Entry way cieling
Entry way floor
First opening of the center.
View of entryway floor from balcony

Payne Family Native American Center

The Payne Family Native American Center, located at the University of Montana in Missoula, Montana, is the first facility built exclusively for a department of Native American Studies and American Indian Student Services in the United States.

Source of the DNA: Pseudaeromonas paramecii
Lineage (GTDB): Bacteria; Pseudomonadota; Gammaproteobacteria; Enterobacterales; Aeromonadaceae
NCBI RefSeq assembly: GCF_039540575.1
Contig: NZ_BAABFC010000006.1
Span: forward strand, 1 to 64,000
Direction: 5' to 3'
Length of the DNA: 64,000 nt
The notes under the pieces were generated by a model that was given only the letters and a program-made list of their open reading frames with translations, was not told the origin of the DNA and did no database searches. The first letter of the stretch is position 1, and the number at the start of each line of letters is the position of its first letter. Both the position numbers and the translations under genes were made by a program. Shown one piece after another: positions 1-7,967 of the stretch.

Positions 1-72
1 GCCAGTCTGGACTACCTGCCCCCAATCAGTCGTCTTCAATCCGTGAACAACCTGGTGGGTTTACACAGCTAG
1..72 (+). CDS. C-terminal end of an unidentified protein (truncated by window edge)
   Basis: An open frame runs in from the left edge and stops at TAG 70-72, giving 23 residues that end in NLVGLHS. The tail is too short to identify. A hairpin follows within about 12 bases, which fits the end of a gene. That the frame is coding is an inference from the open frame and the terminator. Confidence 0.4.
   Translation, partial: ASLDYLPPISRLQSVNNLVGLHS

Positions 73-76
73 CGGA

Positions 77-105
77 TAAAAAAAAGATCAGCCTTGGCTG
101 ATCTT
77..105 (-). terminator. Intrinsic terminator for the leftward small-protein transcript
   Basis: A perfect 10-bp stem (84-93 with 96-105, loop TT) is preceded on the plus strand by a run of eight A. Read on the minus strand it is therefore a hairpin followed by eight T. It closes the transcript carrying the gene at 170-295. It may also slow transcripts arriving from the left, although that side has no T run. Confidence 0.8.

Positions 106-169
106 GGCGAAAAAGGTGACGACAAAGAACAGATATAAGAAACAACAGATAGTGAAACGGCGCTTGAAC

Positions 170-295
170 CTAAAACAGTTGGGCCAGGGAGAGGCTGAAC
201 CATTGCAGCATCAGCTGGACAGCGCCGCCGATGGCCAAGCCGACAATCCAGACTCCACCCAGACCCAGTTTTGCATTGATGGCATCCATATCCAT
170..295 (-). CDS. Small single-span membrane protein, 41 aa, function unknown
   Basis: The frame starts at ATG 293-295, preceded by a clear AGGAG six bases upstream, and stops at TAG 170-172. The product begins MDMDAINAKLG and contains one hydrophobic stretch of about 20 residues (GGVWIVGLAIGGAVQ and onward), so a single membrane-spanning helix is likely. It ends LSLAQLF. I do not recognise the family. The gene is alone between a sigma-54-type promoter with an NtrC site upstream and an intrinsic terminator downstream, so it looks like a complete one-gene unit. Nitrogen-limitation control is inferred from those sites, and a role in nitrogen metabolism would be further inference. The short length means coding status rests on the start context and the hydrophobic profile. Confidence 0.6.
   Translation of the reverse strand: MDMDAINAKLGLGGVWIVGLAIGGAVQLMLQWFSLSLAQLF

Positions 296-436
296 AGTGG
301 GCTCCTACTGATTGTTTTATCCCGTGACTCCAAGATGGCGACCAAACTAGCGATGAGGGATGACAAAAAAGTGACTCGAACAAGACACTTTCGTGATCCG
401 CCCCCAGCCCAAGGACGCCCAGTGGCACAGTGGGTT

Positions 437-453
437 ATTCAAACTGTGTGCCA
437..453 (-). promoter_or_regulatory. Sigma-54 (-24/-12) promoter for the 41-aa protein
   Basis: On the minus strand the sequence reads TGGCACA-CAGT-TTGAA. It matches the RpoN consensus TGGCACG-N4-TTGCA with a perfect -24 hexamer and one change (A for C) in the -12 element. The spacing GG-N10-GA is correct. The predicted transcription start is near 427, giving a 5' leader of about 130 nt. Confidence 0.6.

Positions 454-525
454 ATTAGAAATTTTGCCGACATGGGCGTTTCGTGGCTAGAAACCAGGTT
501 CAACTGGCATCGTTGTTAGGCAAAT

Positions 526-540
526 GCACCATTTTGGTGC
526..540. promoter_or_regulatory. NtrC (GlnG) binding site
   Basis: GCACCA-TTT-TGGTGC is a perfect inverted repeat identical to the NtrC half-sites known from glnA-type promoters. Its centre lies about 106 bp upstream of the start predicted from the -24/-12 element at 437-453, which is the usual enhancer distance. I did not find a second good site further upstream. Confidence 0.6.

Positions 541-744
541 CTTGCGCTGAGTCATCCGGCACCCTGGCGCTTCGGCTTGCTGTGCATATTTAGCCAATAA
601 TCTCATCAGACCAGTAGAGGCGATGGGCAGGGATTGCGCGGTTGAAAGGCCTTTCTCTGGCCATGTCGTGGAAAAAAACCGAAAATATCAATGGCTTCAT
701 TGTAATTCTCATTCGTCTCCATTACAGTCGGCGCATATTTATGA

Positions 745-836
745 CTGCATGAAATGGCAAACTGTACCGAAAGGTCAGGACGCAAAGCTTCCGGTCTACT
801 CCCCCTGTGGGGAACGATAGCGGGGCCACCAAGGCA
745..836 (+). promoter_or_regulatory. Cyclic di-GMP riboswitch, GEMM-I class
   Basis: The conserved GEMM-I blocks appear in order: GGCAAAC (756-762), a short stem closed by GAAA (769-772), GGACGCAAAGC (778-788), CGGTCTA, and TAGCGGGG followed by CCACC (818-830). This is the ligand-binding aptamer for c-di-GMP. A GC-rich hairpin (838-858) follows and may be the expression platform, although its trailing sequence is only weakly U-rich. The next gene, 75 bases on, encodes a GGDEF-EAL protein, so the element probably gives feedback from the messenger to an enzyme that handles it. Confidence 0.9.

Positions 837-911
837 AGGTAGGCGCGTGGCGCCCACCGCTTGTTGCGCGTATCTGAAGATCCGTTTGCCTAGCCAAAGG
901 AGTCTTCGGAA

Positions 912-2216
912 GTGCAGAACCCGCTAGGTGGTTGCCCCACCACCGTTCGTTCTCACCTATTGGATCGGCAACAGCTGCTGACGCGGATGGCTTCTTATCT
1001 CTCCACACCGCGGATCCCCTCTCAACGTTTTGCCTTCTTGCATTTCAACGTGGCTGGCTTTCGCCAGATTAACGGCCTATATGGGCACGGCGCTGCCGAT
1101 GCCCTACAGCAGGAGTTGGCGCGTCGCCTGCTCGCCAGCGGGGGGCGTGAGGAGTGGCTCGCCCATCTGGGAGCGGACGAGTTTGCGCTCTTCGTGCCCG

The building’s structure is based around a 12-sided rotunda style design, with each side representing one of the 12 tribes in Montana. The 30,000-square-foot (2,800 m2) building has Parfleche patterns that represent the 12 tribes etched and stained onto the floor. The logs that hold the building erect were salvaged from the nearby Clark Fork river. The Payne Family Native American Center is the most recent facility to be built at the university and occupies the last of its usable building space around the oval. The center was designed by Daniel Glenn, a member of the Crow Tribe and principal of Glenn & Glenn Architects Engineers, PLLC. The center holds four classrooms, one conference room, 12 office spaces, a student lounge and student meeting rooms.[7] Keeping with Native American tradition, the center’s main entrance faces east. The roof features a long skylight, which resembles the slit of a teepee’s smoke hole. Carved into exterior walls are the seals of Montana’s seven reservations and the landless Little Shell Tribe of Chippewa Indians of Montana, as well as quotes from former University President George Dennison and Native American elders such as Earl Barlow and Joseph Medicine Crow. Seven native plant and herb gardens circle the center and symbolize the state’s reservations and the seven stars of the big dipper.